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Gove quits parliament, but what did he do for landlords?

Michal Gove will leave the Department for Levelling Up, Housing and Communities having seen his Leasehold and Freehold Reform Bill make it onto the statute book.

Despite a desire to abolish leasehold altogether, the Housing Secretary was forced to accept a watered-down Bill which failed to cap ground rents – although it did ban the sale of new leasehold houses, give flat owners the same rights as house owners to extend their lease by 990 years, and abolish marriage value which could make it cheaper for leaseholders with fewer than 80 years left to extend their leases.

However, following years of updates and promises, Gove failed to see his vaunted Renters (Reform) Bill make it over the line, despite announcing earlier this year that Section 21 evictions would be outlawed before the General Election.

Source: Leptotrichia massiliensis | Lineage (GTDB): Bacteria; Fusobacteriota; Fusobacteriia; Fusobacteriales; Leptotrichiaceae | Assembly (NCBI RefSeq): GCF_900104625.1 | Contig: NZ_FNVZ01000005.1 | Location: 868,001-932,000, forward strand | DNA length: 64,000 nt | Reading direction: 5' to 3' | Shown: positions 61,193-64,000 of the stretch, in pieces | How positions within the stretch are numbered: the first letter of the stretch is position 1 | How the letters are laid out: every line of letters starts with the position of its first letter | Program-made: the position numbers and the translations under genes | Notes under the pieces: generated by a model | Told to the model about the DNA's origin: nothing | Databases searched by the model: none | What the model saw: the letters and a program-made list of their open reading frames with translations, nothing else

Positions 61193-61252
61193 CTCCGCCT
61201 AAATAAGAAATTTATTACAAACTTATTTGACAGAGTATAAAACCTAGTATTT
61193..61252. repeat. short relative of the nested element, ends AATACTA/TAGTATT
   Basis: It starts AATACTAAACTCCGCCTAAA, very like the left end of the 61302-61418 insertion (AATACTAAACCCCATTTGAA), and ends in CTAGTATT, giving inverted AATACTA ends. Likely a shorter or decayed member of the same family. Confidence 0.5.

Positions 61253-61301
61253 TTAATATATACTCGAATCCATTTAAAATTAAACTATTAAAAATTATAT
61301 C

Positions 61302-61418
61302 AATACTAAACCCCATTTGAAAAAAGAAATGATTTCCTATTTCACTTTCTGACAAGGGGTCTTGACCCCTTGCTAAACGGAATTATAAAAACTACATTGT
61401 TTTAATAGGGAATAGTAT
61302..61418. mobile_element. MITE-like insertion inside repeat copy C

Gove, who will quit as MP for Surrey Heath after 19 years along with 200 other MPs, spent time in five departments during which time he led the Vote Leave campaign and introduced education reforms.

Political career

He will end his political career in the DLUHC having given the green light to a number of large selective licensing schemes such as Southwark, Brent and Nottingham.

He prompted the consultation into Awaab’s Law in the social housing sector to force social landlords in England to investigate mould and damp issues more quickly, struck an agreement with developers, forcing them to fix fire safety defects and brought in amendments to the Building Safety Bill to protect leaseholders from safety remediation bills.

Gove recently announced an extra £3 billion for an affordable housing loan scheme to build 20,000 more homes although earlier this month admitted the government had not met its manifesto pledge of building 300,000 new homes each year. His ambition to require planning permission for future short-term lets and a mandatory national register to tackle the growth of holiday homes hasn’t yet been realised.

In his resignation letter, Gove said: “I was also pleased to be able to introduce the most wide-ranging reforms to leasehold, social housing and supported housing in a generation. We have built a million homes in this Parliament. But just as important as increasing the supply of new homes is work to make sure every existing home is safe, decent and warm.”

Pic credit: Twitter/Michael Gove

Read his resignation letter in full.


Michael gove